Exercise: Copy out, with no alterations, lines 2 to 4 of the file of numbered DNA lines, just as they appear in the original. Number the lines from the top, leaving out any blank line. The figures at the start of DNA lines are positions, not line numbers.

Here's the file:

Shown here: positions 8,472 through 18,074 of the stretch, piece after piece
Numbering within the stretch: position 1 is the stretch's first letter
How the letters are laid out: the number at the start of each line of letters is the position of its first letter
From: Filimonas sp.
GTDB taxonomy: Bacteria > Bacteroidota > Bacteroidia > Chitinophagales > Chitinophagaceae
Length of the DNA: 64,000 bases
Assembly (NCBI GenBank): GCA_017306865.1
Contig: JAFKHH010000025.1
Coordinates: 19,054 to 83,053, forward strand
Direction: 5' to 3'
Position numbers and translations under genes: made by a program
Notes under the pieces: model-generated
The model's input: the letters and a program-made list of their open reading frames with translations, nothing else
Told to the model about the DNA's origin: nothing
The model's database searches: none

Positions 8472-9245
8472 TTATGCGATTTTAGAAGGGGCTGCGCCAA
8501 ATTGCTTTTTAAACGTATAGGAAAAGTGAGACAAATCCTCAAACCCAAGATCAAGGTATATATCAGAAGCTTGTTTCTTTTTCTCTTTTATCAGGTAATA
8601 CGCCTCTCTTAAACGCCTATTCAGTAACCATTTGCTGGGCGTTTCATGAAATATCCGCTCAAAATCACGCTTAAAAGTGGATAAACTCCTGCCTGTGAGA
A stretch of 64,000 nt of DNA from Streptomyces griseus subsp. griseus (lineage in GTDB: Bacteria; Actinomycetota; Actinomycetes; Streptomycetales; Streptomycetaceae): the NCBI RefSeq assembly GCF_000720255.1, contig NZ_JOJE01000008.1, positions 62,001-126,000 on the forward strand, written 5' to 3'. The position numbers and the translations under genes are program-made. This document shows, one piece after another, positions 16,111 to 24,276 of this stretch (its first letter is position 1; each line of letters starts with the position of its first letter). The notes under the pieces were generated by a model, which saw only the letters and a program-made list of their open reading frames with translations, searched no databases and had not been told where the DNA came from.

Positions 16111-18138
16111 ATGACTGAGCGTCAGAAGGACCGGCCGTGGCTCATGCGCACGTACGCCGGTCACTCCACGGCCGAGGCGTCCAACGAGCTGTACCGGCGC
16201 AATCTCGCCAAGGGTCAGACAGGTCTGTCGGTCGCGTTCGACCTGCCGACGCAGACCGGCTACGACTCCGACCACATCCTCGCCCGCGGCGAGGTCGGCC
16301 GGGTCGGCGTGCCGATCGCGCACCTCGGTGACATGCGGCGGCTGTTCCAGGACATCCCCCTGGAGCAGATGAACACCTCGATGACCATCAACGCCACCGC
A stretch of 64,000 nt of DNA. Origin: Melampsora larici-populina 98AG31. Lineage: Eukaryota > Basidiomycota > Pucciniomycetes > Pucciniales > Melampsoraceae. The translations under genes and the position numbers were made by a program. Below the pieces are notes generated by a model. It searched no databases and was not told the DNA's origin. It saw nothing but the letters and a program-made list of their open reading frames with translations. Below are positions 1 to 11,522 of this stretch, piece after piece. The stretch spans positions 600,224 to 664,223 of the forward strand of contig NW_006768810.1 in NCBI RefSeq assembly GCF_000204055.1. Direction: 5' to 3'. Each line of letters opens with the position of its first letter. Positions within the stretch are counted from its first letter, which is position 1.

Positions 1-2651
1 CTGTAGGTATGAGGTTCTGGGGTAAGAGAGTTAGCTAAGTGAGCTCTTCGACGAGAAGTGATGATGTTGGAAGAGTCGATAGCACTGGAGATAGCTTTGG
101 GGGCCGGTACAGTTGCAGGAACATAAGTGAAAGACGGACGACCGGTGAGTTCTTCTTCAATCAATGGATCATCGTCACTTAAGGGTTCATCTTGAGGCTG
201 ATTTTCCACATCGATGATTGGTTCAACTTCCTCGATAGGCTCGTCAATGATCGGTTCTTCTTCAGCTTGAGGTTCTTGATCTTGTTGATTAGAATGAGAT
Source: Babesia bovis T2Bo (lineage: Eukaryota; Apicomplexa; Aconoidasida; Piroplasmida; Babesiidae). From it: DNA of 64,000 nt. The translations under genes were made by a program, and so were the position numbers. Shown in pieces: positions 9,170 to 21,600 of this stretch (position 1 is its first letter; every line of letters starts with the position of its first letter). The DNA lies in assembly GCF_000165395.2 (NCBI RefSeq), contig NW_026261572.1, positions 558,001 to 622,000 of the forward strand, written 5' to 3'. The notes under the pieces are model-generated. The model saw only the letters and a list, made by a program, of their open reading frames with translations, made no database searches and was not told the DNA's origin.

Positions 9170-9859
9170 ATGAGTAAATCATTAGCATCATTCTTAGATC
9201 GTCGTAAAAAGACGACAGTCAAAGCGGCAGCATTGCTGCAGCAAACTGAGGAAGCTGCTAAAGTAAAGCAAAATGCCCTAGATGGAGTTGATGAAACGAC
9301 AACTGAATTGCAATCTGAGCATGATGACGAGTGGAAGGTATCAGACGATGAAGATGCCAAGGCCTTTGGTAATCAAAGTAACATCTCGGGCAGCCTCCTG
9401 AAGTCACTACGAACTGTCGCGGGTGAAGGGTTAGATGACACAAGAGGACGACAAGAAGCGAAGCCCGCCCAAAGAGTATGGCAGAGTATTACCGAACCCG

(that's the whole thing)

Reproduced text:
Numbering within the stretch: position 1 is the stretch's first letter
How the letters are laid out: the number at the start of each line of letters is the position of its first letter
From: Filimonas sp.